It was a major announcement that went relatively unnoticed over the past few weeks, what with both the ongoing Russian invasion of Ukraine and the fatal attack on militant Corsican separatise Yvan Colonna. On February 24, while Vladimir planned to launch his offensive against Ukraine a few hours later, a whole other saga got underway on the Mediterranean coast.
La Ciotat, 9.30am. In this village 30 or so kilometres from Marseille, a surprising and unexpected group of people had gathered, just a few weeks before the presidential election. With the sun setting on the Med in the background, Jean-Baptiste Djebarri, Emmanuel Macron’s transport minister, was flanked by Renaud Muselier, the president of the Provence-Alpes-Côte d’Azur region (and of the rival Les Républicains party), and Gilles Simeoni, the president of the executive council of Corsica (of Inseme per a Corsica, the Corsican independence party).
Besides this rather unlikely trio stood Jean-Pierre Farandou, the CEO of the Société nationale des chemins de fer français (SNCF); Arlette Salvo, the LR mayor of La Ciotat; and Laurent Marcangeli, the mayor of d’Ajaccio and member of the Comité Central Bonapartiste, a Corsican party seen as conservative and clerical. It was a striking meeting of minds. And the announcement they made was no less historic.
Following the success of the Channel Tunnel built in the 1990s, two new tunnels are currently being dug beneath the Baltic Sea – one linking Germany and Denmark and the other Estonia and Finland – and now it seems the Mediterranean is getting one, too.
As it happens, an underwater tunnel will link La Ciotat with the city of Ajaccio in Corsica in two hours and 15 minutes (over a total of 326km). Unlike the Channel Tunnel, it’ll be made up of hollow concrete elements placed in a trench at the bottom of the sea, then covered in sediment, in the same way they’re building Femern, the German-Danish line under the Baltic Sea.
While we’ll have to wait until 2042 until this new line between La Ciotat and Ajaccio, it’s nonetheless a ‘concrete commitment on the part of the government towards low-carbon transportation, in line with the objectives of the Paris Agreement’, as the transport minister said at a press conference. By opting for the train over the plane or ferry, a passenger will in fact emit only 1.16kg of CO2 – far less than if they were to travel by air or sea. The Paris-Ajaccio TGV will generate only 4.01kg of CO2 per passenger, against 116kg of CO2 if they were to travel by plane – which isn’t negligible, when you consider that the island welcomed three million visitors in 2021.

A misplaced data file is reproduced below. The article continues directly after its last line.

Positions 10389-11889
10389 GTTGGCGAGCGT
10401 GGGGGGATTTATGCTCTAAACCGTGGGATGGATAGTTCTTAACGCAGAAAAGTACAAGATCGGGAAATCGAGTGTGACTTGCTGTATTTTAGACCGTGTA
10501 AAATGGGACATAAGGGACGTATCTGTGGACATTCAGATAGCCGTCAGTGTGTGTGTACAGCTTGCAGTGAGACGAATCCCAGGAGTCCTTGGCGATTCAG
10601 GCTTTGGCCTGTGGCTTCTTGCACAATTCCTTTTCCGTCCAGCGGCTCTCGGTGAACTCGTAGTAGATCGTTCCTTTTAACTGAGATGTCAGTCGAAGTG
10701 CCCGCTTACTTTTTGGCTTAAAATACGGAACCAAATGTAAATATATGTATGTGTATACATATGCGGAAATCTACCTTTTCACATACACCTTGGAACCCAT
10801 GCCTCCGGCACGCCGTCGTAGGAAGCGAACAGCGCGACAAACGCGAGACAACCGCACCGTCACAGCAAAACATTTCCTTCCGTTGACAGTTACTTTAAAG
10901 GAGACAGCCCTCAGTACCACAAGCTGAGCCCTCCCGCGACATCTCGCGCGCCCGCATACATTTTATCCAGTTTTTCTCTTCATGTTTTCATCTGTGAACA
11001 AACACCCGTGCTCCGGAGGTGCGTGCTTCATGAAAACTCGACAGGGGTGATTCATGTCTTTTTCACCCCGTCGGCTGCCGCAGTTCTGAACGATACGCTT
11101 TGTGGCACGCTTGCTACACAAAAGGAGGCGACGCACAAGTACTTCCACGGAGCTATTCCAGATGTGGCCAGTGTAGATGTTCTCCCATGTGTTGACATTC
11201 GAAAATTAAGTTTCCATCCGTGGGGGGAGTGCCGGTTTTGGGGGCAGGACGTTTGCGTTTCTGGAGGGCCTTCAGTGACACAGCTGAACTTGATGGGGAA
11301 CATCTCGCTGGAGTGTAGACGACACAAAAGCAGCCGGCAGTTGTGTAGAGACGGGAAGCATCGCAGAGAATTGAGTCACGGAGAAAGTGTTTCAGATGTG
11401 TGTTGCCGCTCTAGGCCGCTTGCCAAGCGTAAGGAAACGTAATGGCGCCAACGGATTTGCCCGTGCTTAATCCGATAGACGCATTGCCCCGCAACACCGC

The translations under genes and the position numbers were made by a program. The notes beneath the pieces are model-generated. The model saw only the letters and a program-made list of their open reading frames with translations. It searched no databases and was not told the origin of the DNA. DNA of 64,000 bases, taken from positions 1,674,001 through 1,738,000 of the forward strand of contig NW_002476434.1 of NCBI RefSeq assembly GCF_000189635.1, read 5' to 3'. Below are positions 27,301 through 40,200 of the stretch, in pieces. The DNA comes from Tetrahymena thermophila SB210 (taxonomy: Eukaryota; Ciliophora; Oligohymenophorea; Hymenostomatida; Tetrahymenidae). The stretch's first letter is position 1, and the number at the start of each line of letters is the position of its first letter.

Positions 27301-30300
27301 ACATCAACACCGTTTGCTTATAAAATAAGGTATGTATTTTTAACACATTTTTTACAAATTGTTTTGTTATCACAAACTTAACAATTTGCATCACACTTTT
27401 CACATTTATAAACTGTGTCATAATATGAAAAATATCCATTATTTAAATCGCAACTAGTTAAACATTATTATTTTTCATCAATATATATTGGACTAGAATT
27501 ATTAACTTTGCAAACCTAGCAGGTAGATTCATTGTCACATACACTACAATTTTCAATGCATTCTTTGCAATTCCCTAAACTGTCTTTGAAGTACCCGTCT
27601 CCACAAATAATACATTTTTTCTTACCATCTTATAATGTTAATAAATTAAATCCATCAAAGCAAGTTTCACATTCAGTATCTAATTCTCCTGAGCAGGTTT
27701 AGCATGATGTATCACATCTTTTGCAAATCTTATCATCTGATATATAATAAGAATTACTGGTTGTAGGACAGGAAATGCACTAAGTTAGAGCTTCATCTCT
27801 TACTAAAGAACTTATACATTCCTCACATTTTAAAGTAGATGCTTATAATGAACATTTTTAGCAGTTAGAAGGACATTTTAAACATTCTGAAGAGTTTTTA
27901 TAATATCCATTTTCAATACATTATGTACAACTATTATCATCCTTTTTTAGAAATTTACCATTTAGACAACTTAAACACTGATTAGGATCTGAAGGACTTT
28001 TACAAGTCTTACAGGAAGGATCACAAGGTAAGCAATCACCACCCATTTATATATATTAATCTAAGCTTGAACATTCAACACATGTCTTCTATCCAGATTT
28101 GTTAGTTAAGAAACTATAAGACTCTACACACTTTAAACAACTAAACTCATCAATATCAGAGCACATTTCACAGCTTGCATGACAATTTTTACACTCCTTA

But while those climate-related arguments may seem pretty strong, this new tunnel still has detractors. For several years now, scientists have raised concerns about the deterioration of biodiversity in the Mediterranean. Since this announcement, several activists and researchers have expressed their worry, saying that even the installation works could aggravate the current status quo.
Faced with these concerns, politicians have brandished other arguments, like job creation. For Arlette Salvo, the mayor of La Ciotat, the announcement from the ministry of transport that the construction works should create 20,000 jobs has been something of a godsend. As of several decades now, the dockyards – which employed up to 3,500 people in the twenty-first century – have been on the decline. Many locals agree that the tunnel could signal a renaissance of this commune half-way between Bandol and Cassis.
Who knows? Perhaps that from 2042, Midnight Trains will let you sleep under the Med on a service from Paris to Ajaccio… or even Italy! While the news may have gone relatively unreported, it nonetheless piqued the interest of the Italian authorities. While the leaders of Sardinia and the island of Elba haven’t expressed the slightest interest in another tunnel that might link them up to Corsica, the same can’t be said for Roberto Gualtieri,, recently elected the mayor of Rome, last October. He says he’s up for his city being linked up with Marseille and Paris via Corsica.